Black, Disabled, LGBTQ: Honoring Intersectional Leaders for Black History Month, Part 2
February 23, 2022 / Diversity
By AACs Writing Intern Zoe Larsen
“If you’re wondering where Black disabled history is, it’s everywhere. It’s Audre Lorde, Fannie Lou Hammer, Brad Lomax, Lois Curtis, Halle Berry, Chadwick Boseman; it’s in you, and it’s in me, too.” - Imani Barbarin
Last week, I highlighted the legacies of four important Black, disabled LGBTQ+ people from the past. This week, I’m highlighting four who are doing meaningful work within their communities today.
Eddie Ndopu (pictured above) is a queer, 32-year-old South African activist who was diagnosed with Spinal Muscular Atrophy when he was 2 years old. He attended Oxford University and graduated with a master's degree in public policy. Ndopu is one of 17 ambassadors for Sustainable Development Goals (SDG’s) for the United Nations, and he is a member of Verizon’s advisory board for disability and accessibility. In an interview with Time Magazine, Ndopu revealed that he aspires to be the first disabled person to go to space and is said to be in talks with aerospace companies about making that happen. Keep a watchful eye on his social media for announcements about the forthcoming memoir about his life as a queer, Black wheelchair user—Sipping Dom Perignon Through a Straw—set to be released in 2023.
Read Eddie’s feature in Time Magazine
Aaron Rose Philip
Aaron Rose Philip is a 20-year-old Black transgender model and activist. She has been featured in magazines such as Dazed and Vogue and has walked runways for brands like Collina Strada and Moschino. She was born with cerebral palsy, and in 2018 she became the first Black, transgender person with a physical disability to be signed by a major modelling agency. In an interview with Dazed, Philip explained that her goal is to “normali[ze] the presence of disabled people, women/femmes who are trans and gender nonconforming trans people…so that we can simply work, exist and be authentically valued in the high fashion industry and the world itself as a whole.”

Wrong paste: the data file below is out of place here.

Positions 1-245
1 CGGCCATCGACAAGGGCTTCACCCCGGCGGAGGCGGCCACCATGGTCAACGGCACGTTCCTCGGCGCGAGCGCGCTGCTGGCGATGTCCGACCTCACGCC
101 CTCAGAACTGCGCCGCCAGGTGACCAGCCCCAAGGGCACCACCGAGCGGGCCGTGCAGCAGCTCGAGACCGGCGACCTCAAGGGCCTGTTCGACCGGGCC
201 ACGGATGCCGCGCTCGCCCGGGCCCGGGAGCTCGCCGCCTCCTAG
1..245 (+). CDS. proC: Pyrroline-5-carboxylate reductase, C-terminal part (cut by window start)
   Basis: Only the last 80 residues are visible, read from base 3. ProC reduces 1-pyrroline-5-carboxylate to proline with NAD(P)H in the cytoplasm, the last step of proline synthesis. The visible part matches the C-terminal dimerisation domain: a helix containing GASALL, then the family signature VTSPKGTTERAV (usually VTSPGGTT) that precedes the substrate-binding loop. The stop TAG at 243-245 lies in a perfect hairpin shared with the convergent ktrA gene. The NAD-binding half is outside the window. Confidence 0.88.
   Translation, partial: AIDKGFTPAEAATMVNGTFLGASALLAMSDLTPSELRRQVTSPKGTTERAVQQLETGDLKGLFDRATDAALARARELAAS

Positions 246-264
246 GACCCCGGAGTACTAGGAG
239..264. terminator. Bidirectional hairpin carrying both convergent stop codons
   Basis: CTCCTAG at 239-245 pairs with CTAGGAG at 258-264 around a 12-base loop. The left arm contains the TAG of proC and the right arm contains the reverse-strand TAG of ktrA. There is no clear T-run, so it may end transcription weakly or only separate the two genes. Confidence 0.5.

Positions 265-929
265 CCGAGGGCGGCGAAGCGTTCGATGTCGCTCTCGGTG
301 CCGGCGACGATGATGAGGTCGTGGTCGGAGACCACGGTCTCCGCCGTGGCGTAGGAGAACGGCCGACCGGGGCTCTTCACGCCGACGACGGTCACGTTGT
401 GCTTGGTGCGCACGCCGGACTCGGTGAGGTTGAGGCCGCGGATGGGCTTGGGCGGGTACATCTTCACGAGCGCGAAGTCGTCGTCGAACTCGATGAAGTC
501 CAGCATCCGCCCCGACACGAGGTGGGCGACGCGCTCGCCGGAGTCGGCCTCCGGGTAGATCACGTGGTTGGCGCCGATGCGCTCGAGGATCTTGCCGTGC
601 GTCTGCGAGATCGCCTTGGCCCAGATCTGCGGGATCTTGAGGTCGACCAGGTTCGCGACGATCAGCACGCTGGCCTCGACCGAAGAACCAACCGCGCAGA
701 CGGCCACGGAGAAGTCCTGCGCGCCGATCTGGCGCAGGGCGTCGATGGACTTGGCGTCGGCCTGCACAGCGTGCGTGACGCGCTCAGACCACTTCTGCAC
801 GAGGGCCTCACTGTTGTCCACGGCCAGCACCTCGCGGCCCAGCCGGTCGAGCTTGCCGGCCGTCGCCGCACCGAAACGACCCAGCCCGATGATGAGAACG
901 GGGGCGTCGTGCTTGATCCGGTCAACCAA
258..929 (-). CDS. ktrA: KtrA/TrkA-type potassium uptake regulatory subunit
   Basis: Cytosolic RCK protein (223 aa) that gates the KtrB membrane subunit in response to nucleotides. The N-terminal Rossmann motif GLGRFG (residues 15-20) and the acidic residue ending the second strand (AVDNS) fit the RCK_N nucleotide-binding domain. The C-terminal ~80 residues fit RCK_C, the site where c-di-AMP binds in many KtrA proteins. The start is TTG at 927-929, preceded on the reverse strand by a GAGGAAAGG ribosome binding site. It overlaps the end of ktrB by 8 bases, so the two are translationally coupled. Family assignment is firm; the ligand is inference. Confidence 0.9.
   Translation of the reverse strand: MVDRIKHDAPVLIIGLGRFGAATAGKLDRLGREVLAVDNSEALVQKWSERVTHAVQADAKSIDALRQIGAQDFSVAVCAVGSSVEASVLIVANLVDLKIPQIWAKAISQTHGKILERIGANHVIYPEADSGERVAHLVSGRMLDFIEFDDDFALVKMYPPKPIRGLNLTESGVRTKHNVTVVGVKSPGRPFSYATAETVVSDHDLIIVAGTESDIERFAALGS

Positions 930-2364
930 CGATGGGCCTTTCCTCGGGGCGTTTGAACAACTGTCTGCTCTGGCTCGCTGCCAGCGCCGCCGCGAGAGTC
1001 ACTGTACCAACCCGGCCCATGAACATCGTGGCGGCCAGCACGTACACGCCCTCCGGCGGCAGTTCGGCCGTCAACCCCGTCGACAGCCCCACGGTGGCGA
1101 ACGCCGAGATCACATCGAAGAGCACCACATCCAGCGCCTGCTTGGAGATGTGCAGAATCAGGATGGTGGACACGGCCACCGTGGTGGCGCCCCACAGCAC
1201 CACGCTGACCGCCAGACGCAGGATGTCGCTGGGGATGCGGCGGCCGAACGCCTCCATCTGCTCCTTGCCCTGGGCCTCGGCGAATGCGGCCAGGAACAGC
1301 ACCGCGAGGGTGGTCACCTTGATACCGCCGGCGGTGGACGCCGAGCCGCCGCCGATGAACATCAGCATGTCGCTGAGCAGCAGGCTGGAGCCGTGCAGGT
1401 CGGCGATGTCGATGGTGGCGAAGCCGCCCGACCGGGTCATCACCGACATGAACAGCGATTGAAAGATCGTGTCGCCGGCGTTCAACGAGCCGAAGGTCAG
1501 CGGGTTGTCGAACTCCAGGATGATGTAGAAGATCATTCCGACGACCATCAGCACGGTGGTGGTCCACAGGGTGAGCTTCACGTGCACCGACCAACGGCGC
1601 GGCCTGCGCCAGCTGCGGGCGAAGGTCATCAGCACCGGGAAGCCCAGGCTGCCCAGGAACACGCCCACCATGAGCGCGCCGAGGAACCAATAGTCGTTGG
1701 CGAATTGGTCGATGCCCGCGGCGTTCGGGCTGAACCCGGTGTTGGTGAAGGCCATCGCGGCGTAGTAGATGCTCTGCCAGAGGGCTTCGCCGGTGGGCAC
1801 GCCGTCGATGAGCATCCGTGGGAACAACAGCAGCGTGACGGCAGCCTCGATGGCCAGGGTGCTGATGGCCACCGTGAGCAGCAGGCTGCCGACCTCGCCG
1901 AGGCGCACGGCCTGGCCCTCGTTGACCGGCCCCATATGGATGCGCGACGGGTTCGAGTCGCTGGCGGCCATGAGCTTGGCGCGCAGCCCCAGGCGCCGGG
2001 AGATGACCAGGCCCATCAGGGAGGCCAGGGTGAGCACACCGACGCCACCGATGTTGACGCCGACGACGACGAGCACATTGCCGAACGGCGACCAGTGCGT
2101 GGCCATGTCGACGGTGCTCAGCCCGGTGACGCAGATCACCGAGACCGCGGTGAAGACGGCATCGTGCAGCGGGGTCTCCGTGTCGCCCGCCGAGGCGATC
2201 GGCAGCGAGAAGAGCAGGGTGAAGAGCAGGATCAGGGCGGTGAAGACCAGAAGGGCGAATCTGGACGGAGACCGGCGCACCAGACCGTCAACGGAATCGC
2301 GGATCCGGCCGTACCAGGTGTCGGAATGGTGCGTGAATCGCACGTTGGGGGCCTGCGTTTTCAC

Imani Barbarin is a queer Philadelphia-based writer and disability rights activist with cerebral palsy. She runs the website CrutchesAndSpice.com, where she occasionally publishes think pieces focused on current events connected with disability rights. Her impact on social media has been immense, particularly on TikTok, where she has over 380,000 followers and posts multiple videos daily. Barbarin uses her social media presence to draw attention to the intersections of ableism and racism, and she has created the hashtags #MyDisabledLifeIsWorthy and #PatientsAreNotFaking on Instagram and Twitter, which have brought awareness to various disability rights causes. She also writes for a variety of news outlets and has had articles published in Forbes, Rewire and Healthline.
Brittanie Wilson is a queer, Black and brown disability rights activist from St. Paul, Minnesota. She works as Communications Officer for the Minnesota Council on Disabilities, and she has been appointed to Minnesota’s Task Force on Eliminating Subminimum Wages. Wilson also uses her platform on Instagram to speak about her experience with having arthrogryposis multiplex congenita (AMC), has appeared on the podcast Crippled is Beautiful and was interviewed by nonprofit organization AMC Support Inc. (AMCSI) about her experience getting started with advocacy and finding community as a person with a disability. Through her work, Wilson encourages city and state officials to rethink their view on disability and address accessibility issues.
Watch Brittanie’s interview with AMCSI
Keep up with Brittanie on Instagram
Zoe Larsen (they/she) is a queer writer and poet who focuses on LGBTQ+ issues in their writing. They are currently pursuing a B.A. in English from The Ohio State University, and their creative work has been published by Grain of Salt Magazine.